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Jerry Sandusky's sentence "sends a message" without opening door for appeal, says expert

Former Penn State University assistant football coach Jerry Sandusky, left, arrives for sentencing at the Centre County Courthouse in Bellefonte, Pa., Tuesday, Oct. 9, 2012. Tuesday, Oct. 9, 2012. Sandusky was convicted of sexually abusing 10 boys in a scandal that rocked the university and brought down Hall of Fame coach Joe Paterno. (AP Photo/Gene J. Puskar) Gene J. Puskar

Former Penn State University assistant football coach Jerry Sandusky, left, arrives for sentencing at the Centre County Courthouse in Bellefonte, Pa., Tuesday, Oct. 9, 2012.
AP Photo/Gene J. Puskar
(CBS) BELLEFONTE, Pa. - By declining to slap Jerry Sandusky with a "crowd-pleasing" 200-plus year sentence, Prof. Jules Epstein, an associate professor at Widener University School of Law, says that Judge John Cleland was likely considering how his ruling would affect a possible appeal in the child sex abuse case.

PICTURES: Jerry Sandusky gets 30-60 years in prison

"This is a judge who is saying, no one is going to accuse me of being impartial or irrational," says Epstein. "Everything he does will be scrutinized on appeal and no one can say this is a judge who went hog wild."

Judge Cleland sentenced Sandusky to 30 to 60 years in prison, effectively a life sentence for the 68-year-old former coach, who would be nearly 100 before he is even eligible to apply for parole.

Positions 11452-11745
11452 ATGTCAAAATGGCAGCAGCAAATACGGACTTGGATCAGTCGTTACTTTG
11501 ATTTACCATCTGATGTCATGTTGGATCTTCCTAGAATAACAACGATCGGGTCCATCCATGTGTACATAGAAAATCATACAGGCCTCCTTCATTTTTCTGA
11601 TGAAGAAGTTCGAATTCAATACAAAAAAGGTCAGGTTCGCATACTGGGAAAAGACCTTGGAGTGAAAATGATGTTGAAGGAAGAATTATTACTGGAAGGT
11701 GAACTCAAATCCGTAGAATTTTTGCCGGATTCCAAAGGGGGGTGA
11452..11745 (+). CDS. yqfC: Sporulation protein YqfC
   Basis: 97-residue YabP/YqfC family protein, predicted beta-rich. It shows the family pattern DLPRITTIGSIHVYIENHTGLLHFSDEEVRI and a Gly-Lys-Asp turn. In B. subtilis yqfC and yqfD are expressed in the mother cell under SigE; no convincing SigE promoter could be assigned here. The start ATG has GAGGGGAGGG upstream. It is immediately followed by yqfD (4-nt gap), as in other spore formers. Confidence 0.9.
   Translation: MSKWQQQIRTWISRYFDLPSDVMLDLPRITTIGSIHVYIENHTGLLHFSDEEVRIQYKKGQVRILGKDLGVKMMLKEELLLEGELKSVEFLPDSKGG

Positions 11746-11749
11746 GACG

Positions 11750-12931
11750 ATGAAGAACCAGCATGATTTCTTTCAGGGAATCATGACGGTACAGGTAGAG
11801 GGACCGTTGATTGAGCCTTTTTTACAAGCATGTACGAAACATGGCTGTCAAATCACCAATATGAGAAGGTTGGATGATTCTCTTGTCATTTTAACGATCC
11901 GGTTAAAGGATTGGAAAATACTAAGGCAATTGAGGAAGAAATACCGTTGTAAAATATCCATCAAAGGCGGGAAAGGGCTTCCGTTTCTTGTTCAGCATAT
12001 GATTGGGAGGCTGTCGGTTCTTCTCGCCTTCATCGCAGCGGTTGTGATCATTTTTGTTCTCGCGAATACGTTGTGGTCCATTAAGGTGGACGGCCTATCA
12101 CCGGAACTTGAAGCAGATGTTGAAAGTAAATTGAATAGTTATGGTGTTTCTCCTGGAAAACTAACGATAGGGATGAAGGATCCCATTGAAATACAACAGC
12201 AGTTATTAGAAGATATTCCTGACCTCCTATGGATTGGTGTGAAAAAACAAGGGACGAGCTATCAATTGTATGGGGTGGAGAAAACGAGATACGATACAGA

"Unless he wins an appeal, Jerry Sandusky will leave prison in a box," says Epstein. "That's a pretty heavy message."

Sandusky was convicted on 45 counts of child sex abuse for molesting 10 boys over a 15-year period. Had he imposed the maximum possible punishment for each conviction, Judge Cleland could have sentenced Sandusky to 218 years behind bars.

At Tuesday's hearing, the judge told the former Penn State assistant football coach that "the crime is not just what you did to their bodies. Your crime is what you did to their souls."

After the sentencing hearing at the Center County Courthouse, Sandusky's attorney Joe Amendola told reporters that his client planned to appeal and that one of the issues they would raise was what Amendola said was an inadequate amount of time to prepare their defense.

"Why didn't we have the extra time?" asked Amendola. "That's the real question. That's the question that needs to be answered."

Sandusky was arrested in November 2011 after a grand jury indicted him on dozens of counts of child sex abuse, some occurring on the Penn State campus. His arrest triggered the dismissal of famed Penn State football coach Joe Paterno. Two former Penn State administrators are currently under indictment for allegedly lying to the grand jury about what they knew of allegations against Sandusky.

Complete coverage of the Jerry Sandusky trial on CBSNews.com

  • Julia Dahl

    Julia Dahl writes about crime and justice for CBSNews.com

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